I hope that members of Congress will question the Attorney General and HUD Secretary the next time they show up to testify on the Hill. The issue is also worthy of a GAO or IG examination.
Now to be fair, there was a federal bank regulator review of some 2800 foreclosures and state banking supervisers did some sort of audit of Ally Financial's practices (the results of which are not public). But these audits are only as good as what they were looking for. If the focus was on narrow robosigning--the mindless signing of documents without verify the statements therein--that's a really different audit from what the SF City Assessor did.
The robosigning itself and similar lack of internal controls are the small potatoes. There are much more serious things in the SF City Assessor report.
First, the SFCA audit compared assignments in the public record with those that were represented to MBS investors in SEC filings. Anyone who's been following this blog knows that this is the securitization fail problem. And the SFCA audit finds evidence aplenty of this. Curiously, the OCC foreclosure review protocols don't include this sort of examination. Hmmmm. Wouldn't want to find out that we've got a massive securitization fail problem. That could trigger another financial crisis. So let's not look into it. If we ignore it, then Levitin and Yves Smith and others can just keep howling into the wind.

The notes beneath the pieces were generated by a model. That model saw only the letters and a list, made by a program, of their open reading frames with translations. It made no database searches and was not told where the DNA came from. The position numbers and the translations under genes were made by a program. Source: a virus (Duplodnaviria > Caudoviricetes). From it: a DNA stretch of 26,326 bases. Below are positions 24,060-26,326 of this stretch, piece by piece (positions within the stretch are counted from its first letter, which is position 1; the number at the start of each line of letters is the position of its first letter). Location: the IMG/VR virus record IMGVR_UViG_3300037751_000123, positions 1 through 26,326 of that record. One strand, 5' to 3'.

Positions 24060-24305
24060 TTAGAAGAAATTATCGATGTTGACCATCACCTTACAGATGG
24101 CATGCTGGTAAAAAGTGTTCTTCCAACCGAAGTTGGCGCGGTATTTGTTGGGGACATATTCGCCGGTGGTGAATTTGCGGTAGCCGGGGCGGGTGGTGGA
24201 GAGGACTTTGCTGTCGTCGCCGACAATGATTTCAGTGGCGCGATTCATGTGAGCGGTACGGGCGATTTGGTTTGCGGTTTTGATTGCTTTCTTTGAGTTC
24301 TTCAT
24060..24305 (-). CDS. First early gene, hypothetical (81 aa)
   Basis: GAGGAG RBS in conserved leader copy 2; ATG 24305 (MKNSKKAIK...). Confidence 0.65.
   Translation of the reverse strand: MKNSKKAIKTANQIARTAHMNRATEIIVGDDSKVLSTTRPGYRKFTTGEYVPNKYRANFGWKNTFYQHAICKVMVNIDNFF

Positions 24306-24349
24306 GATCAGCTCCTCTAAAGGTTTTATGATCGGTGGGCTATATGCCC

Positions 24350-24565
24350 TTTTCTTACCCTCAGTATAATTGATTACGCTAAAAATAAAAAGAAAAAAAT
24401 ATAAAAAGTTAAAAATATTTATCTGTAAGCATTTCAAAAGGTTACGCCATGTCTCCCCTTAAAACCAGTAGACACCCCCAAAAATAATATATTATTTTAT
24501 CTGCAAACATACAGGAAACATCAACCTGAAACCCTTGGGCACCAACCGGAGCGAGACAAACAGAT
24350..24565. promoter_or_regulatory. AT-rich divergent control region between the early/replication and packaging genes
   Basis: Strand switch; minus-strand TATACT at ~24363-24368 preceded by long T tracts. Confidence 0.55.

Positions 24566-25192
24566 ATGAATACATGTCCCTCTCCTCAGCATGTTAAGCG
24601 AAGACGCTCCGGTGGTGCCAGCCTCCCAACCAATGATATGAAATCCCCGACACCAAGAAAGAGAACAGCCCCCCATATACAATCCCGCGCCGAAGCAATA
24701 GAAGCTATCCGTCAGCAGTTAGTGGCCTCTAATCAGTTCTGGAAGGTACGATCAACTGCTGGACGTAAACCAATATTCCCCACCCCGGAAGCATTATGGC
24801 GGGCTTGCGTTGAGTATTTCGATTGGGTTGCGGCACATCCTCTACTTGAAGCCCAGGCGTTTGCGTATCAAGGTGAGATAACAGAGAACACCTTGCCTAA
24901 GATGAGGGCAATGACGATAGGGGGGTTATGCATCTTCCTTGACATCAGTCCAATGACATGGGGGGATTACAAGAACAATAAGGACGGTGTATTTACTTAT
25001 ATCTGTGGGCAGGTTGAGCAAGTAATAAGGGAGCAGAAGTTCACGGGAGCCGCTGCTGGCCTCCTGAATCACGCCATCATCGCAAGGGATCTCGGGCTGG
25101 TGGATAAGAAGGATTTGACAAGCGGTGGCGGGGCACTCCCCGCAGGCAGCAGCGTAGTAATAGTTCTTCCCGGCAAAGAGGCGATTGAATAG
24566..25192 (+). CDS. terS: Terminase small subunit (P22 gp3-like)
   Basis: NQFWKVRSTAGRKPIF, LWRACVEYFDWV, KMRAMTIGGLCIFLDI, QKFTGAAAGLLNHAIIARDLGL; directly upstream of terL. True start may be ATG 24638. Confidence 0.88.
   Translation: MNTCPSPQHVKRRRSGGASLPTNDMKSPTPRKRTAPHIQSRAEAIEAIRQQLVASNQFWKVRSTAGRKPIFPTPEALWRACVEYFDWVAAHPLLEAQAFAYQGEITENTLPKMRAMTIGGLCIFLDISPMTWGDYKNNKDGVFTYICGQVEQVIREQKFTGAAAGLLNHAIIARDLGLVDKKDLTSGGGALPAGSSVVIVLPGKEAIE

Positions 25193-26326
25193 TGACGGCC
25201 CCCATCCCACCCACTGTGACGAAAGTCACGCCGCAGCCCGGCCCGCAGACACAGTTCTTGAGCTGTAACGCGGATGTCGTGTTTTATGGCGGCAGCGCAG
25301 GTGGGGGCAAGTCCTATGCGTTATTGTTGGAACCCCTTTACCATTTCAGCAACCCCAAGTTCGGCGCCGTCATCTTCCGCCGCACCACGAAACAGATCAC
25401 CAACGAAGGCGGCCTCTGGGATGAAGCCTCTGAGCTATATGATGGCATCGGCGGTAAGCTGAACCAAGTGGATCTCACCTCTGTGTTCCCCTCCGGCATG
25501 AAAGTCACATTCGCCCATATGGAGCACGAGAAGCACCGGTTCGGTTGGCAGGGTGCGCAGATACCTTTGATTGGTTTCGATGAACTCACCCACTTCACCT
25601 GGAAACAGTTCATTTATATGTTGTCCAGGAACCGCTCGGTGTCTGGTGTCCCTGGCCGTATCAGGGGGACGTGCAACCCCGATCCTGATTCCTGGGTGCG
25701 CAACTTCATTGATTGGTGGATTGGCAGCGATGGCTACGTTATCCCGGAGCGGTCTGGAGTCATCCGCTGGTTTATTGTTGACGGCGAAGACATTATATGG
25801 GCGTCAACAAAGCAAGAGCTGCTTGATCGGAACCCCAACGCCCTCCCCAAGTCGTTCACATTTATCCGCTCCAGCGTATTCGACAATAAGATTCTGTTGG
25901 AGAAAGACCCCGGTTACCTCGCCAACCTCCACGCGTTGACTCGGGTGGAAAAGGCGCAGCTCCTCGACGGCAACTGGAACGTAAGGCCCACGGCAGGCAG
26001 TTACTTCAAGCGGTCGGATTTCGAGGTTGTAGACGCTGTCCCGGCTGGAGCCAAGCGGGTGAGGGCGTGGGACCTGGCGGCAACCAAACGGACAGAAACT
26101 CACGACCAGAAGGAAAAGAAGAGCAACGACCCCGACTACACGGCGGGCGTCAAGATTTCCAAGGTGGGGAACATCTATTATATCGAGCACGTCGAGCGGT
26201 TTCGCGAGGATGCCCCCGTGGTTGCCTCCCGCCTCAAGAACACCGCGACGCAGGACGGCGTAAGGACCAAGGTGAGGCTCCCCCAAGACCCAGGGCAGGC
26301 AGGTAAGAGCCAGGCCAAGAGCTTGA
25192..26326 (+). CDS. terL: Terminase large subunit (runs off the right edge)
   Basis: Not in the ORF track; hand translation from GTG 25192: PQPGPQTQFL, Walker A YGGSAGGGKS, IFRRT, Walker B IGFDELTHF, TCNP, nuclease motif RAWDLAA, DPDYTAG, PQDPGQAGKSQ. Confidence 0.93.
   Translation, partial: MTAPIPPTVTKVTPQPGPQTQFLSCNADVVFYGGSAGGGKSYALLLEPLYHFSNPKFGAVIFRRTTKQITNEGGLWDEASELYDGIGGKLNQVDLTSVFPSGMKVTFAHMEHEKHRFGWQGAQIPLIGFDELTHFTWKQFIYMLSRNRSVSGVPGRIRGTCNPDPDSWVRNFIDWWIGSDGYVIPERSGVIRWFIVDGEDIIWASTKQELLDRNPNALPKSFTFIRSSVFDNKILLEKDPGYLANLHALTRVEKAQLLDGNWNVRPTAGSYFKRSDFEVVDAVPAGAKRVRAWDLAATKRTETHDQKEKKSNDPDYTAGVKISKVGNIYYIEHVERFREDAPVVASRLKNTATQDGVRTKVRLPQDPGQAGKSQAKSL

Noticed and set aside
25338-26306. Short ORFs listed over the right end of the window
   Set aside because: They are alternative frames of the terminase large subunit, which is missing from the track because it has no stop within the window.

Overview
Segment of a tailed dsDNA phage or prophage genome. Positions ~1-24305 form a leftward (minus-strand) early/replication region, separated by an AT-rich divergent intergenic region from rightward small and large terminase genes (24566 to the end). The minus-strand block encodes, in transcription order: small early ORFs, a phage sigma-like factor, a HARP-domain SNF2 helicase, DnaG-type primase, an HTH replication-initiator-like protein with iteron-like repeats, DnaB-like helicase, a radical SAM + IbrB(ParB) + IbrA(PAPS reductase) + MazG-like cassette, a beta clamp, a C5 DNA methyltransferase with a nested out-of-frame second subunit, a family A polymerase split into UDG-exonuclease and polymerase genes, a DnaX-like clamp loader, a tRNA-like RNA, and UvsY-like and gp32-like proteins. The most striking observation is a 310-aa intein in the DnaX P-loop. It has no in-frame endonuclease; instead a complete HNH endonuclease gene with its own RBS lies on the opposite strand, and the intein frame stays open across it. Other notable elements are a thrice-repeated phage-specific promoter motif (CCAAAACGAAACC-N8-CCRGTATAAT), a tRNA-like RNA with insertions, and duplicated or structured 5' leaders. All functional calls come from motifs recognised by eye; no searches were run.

Similarly, the SFCA audit does a cross check between MERS records and foreclosure filings. As alleged in the DE AG suit against MERS, these records often don't match. That's a problem. Let me rephrase that: this is a HUGE problem. MERS is a self-privatization of part of a real property title system. Whatever one thinks of self-privatization of property records (reversing an Anglo-American tradition of government recordation that goes back to at least Richard I in 1194), the unreliability of the MERS system is just disasterous for real property title. As Judge Young said, MERS is the "wikipedia of land registration systems". The SFCA audit makes that seem like a generous comparison, as Wikipedia is often more accurate. Pretending the problem doesn't exist isn't going to make it go away.